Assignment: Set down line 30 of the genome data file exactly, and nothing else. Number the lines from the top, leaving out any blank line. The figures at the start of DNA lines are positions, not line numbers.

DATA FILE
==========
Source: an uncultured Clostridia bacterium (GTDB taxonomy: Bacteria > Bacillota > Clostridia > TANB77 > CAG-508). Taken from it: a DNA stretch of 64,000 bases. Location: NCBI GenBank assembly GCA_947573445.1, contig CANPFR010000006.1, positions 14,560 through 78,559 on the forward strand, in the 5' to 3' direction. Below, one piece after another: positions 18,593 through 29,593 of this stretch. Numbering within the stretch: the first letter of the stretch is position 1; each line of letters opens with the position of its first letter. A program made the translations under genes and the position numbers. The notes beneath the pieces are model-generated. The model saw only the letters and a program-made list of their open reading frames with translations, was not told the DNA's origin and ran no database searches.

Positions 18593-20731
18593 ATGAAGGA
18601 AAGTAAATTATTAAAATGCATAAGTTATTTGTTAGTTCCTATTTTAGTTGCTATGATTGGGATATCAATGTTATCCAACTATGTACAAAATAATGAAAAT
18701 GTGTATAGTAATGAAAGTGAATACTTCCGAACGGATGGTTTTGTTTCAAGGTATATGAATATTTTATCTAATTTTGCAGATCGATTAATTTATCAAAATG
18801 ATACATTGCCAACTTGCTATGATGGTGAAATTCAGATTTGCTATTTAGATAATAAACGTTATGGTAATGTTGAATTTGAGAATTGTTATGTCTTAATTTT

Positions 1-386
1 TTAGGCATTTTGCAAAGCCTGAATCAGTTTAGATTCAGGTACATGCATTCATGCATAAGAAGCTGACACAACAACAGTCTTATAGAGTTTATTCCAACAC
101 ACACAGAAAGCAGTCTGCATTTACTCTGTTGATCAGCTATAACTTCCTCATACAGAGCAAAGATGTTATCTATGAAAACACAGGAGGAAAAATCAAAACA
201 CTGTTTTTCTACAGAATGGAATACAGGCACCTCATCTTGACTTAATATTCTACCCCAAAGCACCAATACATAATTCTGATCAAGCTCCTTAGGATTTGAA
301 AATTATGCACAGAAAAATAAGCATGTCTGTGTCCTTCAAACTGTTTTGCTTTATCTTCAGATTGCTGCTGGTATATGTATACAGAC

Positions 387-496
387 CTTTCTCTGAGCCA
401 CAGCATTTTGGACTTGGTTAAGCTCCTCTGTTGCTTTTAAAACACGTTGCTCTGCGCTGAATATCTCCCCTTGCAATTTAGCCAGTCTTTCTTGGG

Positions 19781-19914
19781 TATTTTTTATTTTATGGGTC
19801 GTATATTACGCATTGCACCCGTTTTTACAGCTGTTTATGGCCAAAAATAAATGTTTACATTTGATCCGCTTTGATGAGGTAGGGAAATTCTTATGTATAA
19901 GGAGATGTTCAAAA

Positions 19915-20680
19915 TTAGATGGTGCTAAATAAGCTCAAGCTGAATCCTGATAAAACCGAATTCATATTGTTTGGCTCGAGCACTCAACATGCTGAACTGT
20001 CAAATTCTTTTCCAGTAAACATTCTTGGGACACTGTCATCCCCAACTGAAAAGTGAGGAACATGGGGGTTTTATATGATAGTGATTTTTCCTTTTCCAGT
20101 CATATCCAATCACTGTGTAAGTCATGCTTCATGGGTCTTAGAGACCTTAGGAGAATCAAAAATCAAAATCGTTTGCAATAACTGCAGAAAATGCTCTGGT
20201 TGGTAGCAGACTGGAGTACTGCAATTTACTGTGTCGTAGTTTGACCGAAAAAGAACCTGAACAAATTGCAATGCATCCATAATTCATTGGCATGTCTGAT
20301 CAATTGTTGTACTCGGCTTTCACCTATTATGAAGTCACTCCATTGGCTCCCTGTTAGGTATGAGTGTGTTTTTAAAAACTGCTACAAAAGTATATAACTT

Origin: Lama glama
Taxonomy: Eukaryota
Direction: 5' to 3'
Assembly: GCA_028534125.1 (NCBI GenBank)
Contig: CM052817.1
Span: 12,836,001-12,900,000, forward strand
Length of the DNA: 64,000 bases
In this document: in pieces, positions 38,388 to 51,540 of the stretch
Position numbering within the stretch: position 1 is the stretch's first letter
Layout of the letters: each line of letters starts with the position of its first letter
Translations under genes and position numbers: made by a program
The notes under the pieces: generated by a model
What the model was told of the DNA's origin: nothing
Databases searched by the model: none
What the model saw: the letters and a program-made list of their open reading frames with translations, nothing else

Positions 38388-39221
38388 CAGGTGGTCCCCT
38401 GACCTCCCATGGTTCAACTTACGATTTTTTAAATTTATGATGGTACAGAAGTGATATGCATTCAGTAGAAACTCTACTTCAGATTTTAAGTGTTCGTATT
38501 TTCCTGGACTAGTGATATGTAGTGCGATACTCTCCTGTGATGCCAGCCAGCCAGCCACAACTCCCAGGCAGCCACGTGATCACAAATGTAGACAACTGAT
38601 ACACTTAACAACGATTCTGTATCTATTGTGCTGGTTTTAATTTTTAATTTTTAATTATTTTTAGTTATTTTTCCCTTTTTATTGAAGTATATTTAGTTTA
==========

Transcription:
Span: 12,836,001-12,900,000, forward strand